A Drenching In The Storm
As I sit here in the glorious sun, I think back to yesterday, and as one friend put it, the biblical rains which descended on this little part of the Netherlands. I am reminded of a time earlier in the year when predictions of biblical storms really came to nought and the local newspaper, Tubantia, were looking to interview someone who lived at the top of the tallest building in Twente, and experience the storm first hand.
Rain and thunderstorms were forecast yesterday, but they had been forecast the day before and came to nothing so I was confident that armed with my raincoat, all would be okay.
Shopping complete, eggs bought from the local egg-lady, and I started to make my way home.
Drops of rain came out of no-where; the sky still looked clear. Surely, I would make it home, but no, the drops turned into a downpour, and I sheltered under a large oak tree.
From the distance, I heard a lady calling to me. The kindest and sweetest lady in the world, was inviting me into her front porch and out of the rain. Her name is Annie, and we had a wonderful chat. She had had first-hand experience of trees falling unexpectedly in thunderstorms, and many years ago, her neighbour’s house had been set on fire by lightning, so she had reason to be cautious in a storm.
I waited until the rain passed and continued on my journey.
Three kilometres later, the rain started again but this time, heavier. I sheltered this time on a path at the back of girls’ school, trying in vain to keep my seat dry! My other hand, covering the electronic display on my bike which had only just been fixed that morning due to water damage…the irony at this point was not lost on me!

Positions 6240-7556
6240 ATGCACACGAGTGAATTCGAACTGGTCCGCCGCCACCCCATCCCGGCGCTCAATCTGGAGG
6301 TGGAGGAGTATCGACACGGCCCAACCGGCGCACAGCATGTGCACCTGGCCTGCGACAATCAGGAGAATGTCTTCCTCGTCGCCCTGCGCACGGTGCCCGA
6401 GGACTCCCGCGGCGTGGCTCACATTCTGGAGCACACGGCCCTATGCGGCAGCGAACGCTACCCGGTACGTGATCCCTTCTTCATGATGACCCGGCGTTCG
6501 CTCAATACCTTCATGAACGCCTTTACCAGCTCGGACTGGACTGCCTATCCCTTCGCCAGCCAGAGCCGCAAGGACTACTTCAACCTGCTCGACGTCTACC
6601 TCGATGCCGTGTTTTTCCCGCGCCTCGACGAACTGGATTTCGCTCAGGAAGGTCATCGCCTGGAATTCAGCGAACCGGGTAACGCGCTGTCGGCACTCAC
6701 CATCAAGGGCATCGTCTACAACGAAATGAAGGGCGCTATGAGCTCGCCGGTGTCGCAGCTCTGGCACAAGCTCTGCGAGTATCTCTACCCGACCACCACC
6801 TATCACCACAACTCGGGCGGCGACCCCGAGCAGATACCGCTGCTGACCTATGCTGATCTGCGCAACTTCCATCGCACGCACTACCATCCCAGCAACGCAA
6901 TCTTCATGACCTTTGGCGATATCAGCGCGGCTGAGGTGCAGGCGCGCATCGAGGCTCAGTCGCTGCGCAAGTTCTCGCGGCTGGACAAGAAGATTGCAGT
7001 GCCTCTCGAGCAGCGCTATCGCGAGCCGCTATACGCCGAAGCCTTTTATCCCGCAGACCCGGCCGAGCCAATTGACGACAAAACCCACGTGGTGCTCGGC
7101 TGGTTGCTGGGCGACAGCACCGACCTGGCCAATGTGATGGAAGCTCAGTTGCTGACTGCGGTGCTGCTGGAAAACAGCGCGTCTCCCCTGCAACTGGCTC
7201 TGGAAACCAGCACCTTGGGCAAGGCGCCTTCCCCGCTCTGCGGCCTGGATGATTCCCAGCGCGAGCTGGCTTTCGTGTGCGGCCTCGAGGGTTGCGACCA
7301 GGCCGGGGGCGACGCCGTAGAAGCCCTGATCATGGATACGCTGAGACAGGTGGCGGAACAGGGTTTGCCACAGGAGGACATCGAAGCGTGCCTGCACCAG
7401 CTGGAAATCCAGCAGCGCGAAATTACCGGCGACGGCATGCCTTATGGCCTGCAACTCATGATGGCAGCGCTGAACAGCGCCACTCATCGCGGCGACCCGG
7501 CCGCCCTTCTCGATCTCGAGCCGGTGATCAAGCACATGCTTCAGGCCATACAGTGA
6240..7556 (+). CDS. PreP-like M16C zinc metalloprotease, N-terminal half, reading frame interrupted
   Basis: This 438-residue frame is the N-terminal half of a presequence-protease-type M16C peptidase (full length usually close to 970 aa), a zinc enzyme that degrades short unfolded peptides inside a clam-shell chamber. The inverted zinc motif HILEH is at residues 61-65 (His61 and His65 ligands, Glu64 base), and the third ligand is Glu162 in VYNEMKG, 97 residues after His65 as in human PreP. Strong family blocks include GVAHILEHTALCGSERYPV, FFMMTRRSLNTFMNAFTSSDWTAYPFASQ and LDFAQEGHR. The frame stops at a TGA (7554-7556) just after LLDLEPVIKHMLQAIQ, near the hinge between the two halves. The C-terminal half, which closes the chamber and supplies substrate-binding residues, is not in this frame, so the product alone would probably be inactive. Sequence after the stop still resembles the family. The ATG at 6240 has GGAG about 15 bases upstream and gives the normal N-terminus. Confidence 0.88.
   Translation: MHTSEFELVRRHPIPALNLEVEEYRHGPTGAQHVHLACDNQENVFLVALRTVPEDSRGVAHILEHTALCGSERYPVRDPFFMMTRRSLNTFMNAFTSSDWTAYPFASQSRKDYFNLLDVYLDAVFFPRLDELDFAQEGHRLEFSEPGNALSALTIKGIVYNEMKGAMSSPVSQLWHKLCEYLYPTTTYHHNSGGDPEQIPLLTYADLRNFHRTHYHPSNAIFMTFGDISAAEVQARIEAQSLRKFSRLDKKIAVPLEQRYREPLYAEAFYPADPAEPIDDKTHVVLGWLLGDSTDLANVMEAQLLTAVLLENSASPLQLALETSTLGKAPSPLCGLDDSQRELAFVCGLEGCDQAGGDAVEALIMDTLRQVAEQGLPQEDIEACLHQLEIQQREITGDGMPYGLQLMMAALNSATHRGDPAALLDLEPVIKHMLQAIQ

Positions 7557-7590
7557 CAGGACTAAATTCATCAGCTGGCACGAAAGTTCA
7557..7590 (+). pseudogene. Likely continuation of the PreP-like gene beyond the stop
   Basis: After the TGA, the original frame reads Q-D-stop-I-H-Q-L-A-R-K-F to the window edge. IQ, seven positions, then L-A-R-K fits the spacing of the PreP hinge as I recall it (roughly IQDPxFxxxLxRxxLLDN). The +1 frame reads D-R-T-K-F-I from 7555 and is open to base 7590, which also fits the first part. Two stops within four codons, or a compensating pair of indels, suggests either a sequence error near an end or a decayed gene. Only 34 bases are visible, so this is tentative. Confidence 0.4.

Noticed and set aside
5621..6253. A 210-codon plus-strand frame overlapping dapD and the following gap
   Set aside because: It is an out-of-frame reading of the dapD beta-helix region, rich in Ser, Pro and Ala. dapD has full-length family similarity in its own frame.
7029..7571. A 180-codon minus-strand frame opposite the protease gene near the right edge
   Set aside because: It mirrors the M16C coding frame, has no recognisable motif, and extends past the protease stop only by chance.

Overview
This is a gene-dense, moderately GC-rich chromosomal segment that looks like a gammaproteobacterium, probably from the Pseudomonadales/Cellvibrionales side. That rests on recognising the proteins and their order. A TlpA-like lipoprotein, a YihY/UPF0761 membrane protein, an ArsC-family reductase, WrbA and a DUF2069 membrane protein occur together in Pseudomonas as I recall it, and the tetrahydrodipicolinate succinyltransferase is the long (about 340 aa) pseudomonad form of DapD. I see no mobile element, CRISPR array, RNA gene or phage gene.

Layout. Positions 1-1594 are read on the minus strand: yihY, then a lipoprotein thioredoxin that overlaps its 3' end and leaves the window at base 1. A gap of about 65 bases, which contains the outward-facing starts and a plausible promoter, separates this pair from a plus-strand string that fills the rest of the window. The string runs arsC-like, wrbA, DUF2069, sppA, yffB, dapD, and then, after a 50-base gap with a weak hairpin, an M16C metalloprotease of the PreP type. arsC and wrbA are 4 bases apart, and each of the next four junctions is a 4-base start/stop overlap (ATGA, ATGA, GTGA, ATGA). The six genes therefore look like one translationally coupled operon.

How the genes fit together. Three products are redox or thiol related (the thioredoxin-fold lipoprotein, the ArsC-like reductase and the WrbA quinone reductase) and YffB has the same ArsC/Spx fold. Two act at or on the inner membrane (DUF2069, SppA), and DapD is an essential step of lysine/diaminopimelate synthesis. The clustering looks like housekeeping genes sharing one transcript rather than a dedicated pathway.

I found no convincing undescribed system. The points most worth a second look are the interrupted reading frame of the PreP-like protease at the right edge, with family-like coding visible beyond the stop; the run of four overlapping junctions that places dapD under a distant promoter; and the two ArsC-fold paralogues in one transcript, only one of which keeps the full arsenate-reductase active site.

The rain started to ease, so after waiting 20 minutes, I thought I really should try and get home, but as I reached an underpass, God really was starting to get very angry.
Out of nowhere, my daughter passed me on her way home from school and was not inclined to shelter in the dry, so on we went.
But on approaching the next juncture it seemed we were very much in the eye of the storm: the winds really picked up and I was nearly blown off my bike.
I sheltered for a third time as my daughter continued. The rain was relentless. The sky was dark, oh so dark and the thunder and lightning coincided with alarming regularity. Water began to flood the road and the cycle path as I stood at the edge of the road, trying to shelter from the storm.
I prayed, yes, I did pray. I prayed for my daughter to get home safely. I prayed for the storm to stop, and I prayed for wisdom never to second guess the weather forecast again and to give greater respect to nature. I would leave enough time to complete my journey in future and yes, I really wished I was in a car.
By this time, my shoes were completely soaked — the water was rising through the soles, and I felt at one with the water, rather like a fish. My trousers were so wet, they became a second skin and as for my bike seat, thoughts of keeping it dry were long gone.
All I could do was rack my brain for verbs to describe how wet I was. Soaked and drenched seemed faintly inadequate when attempting to accurately describe the absolute battering my bike and I were taking from the storm.
I did eventually make it home and was greeted by my daughter, laden with clean towels.
The washing machine was on, my shoes were left out to dry, I was in the bath and thoughts of sweeping up the debris in the garden were left for another day.
All were home safely, and the weather gods had relented. Here’s hoping for slightly less excitement later today when rain is forecast yet again!